A benign skin tumor happens when cells in your skin grow and form a mass. These tumors don’t contain malignant cells, so they are not cancer. There are many types of benign skin tumors.

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A tumor is an abnormal mass that forms when cells grow and divide too quickly. A tumor can be either malignant or benign.

Skin cancers contain tumors with malignant cells that can start to invade surrounding tissue. Over time, they may spread (metastasize) to other parts of the body.

However, many skin tumors are benign, meaning they are not cancerous. These tumors tend to grow more slowly and do not spread from their original location.

There are many types of benign skin tumors or growths. Below, we describe each type and what they look like.


Dermatofibromas most commonly form in the skin’s dermis. Usually, they’re not painful and feel smooth or firm to the touch. Dermatofibromas are generally pink, red, or brown and dimple when pinched. They most often form on the limbs.

Pyogenic granulomas

Pyogenic granulomas are red, purple, or brown. These growths bleed easily because they contain many blood vessels. They typically appear smooth but can become crusty or scaly if they bleed a lot.

A pyogenic granuloma begins as a small papule and can grow rapidly before stabilizing in size. They tend to appear on the torso, upper limbs, neck, or face.

Epidermoid cysts

Epidermoid cysts forms in the subepidermal layer of your skin, below the epidermis. They’re filled with keratin that’s “cheesy” in texture. These cysts are often painless and dome-shaped. They may be the same color as your skin or slightly discolored.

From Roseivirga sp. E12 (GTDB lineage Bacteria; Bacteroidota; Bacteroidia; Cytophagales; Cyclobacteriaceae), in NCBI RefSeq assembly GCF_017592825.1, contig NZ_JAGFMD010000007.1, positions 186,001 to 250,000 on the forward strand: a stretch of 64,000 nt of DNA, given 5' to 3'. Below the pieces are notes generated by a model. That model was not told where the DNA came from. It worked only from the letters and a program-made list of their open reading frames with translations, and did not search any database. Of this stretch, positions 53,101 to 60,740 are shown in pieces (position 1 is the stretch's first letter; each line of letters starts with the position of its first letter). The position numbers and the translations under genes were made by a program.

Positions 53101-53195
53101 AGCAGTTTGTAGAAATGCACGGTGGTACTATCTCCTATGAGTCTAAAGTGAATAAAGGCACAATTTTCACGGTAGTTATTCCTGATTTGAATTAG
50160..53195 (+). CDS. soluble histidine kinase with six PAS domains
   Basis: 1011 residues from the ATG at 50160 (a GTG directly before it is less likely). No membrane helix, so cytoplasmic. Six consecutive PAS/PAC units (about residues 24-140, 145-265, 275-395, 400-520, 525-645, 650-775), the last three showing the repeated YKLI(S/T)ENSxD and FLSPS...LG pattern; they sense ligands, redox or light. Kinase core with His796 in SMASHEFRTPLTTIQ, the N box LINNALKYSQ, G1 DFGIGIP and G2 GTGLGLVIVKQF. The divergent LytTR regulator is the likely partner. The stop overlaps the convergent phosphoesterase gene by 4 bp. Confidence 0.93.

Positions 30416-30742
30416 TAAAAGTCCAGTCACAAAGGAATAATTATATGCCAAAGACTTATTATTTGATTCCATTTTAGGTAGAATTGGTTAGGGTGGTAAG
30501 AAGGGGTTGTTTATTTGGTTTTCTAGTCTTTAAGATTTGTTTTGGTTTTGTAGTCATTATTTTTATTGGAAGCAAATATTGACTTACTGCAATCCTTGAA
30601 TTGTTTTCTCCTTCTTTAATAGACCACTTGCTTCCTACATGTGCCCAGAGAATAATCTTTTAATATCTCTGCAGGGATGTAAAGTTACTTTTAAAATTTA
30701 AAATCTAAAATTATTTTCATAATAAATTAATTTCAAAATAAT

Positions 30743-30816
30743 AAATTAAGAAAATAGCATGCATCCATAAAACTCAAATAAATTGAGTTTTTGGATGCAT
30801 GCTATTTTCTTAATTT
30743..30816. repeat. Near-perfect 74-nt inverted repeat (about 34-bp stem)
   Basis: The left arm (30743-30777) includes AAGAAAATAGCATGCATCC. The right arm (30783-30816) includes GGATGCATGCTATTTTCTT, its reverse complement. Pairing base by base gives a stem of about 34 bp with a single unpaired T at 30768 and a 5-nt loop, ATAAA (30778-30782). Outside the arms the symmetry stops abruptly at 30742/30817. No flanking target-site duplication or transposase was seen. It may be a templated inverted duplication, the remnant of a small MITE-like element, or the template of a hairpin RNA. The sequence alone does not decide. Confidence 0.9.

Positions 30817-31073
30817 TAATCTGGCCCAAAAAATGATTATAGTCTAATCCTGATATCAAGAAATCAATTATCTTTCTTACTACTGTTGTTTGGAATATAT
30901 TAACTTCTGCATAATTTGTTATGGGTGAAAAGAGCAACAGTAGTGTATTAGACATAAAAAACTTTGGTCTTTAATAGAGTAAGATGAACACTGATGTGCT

Lipomas are fatty tumors that form under the skin. They typically don’t change the surface of the skin. They’re slow-growing and can occur anywhere, but they are most common on the trunk, neck, forearms, and upper arms and legs.

A lipoma usually isn’t painful. It feels squishy or soft and may move a bit under your skin when you touch it.

Cherry angiomas

Cherry angiomas are circular or oval-shaped skin growths that form from tiny blood vessels. They may be red, purple, or blue. They’re most common on the torso and limbs and can be flat or slightly raised.

Sebaceous hyperplasia

Sebaceous hyperplasia affects the sebaceous glands in your skin. It typically occurs on the forehead, nose, and cheeks. It may also appear on the upper trunk of your body. It can appear similar to basal cell carcinoma, a type of skin cancer.

Sebaceous hyperplasia lesions are soft, dome-shaped, and slightly depressed in the center. They may be yellowish or the same color as your skin.


You may know acrochordons by their common name: skin tags. They often appear in areas where skin rubs against skin, clothing, or jewelry. Commonly affected areas include the underarms, neck, and under the breasts.

A skin tag is soft, fleshy, and can have a stalk-like appearance. It may be the same color as your skin or a little bit darker. They can become pink or red when irritated.